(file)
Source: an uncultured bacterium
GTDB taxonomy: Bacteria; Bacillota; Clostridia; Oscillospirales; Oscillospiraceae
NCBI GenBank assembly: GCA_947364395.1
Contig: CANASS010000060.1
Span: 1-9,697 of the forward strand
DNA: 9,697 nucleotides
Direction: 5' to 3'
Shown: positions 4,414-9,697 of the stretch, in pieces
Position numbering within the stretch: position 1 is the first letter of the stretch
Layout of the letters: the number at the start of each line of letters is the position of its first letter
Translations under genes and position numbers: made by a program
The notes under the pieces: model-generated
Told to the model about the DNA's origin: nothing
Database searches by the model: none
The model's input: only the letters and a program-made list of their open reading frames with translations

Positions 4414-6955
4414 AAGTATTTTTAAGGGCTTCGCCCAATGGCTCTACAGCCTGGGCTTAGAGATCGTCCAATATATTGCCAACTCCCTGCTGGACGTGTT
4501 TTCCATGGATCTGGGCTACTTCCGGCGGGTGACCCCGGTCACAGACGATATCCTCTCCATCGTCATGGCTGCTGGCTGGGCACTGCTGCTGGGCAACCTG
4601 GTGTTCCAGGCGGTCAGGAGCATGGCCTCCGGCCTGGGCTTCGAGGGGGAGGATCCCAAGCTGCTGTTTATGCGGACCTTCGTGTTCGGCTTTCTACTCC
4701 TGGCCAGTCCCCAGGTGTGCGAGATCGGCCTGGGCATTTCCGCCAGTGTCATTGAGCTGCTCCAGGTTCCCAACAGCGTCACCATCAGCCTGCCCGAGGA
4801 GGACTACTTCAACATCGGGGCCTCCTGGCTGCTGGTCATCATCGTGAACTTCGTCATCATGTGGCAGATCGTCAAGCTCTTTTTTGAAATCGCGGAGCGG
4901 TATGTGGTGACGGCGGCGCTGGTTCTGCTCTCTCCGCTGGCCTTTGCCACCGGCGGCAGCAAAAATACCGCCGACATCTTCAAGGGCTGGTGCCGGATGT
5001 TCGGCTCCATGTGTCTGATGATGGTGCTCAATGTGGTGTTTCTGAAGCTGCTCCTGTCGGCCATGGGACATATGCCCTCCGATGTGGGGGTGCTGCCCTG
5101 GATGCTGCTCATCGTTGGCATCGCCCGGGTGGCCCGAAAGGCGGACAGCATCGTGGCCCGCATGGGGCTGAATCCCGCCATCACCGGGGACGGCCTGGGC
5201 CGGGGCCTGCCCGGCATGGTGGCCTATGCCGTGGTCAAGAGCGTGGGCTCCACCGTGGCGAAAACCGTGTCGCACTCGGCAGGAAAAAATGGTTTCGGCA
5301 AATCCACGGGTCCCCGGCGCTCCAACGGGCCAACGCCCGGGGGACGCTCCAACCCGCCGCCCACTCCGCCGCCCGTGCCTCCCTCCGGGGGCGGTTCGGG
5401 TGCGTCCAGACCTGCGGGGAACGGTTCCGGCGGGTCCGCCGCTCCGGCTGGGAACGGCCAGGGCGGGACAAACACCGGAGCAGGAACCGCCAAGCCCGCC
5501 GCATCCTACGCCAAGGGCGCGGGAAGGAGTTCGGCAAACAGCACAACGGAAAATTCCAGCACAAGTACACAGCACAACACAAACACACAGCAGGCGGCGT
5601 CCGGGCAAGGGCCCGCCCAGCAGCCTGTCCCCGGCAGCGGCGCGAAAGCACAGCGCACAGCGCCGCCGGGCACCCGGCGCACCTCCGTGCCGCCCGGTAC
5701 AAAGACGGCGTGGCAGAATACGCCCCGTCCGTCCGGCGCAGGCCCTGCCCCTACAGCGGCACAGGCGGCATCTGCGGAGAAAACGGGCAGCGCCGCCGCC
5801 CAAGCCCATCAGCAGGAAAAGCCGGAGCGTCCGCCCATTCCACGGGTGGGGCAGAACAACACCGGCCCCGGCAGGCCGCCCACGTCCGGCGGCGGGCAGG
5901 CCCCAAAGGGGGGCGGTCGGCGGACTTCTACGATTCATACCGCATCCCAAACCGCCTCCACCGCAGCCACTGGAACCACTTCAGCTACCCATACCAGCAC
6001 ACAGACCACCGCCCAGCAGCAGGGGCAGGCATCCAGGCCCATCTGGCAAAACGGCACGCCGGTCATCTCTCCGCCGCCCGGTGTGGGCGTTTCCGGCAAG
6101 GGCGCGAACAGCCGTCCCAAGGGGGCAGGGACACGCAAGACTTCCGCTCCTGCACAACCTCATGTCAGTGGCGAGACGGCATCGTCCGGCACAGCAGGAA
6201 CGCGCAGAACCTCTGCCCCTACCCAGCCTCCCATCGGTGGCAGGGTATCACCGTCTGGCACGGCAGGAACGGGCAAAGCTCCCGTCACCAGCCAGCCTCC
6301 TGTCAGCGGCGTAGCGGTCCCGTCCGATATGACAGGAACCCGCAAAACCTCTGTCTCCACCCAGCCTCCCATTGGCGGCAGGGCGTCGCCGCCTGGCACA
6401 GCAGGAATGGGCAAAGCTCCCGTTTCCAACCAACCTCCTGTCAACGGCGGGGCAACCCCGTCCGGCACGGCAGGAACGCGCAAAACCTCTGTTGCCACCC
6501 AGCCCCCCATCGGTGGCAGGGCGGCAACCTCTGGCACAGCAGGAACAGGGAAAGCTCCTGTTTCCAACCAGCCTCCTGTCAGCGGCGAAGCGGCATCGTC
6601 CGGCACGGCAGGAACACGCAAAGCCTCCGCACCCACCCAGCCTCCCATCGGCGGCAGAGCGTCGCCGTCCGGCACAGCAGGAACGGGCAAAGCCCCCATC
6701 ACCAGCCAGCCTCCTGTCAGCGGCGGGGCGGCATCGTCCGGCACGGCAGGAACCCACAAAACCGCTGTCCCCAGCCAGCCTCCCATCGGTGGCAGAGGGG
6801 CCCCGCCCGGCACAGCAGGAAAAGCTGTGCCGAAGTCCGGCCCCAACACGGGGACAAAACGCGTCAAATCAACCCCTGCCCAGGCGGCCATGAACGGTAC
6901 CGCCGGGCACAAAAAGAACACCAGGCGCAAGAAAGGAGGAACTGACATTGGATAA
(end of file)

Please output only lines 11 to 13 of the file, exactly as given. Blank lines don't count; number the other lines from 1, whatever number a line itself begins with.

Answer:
Translations under genes and position numbers: made by a program
The notes under the pieces: model-generated
Told to the model about the DNA's origin: nothing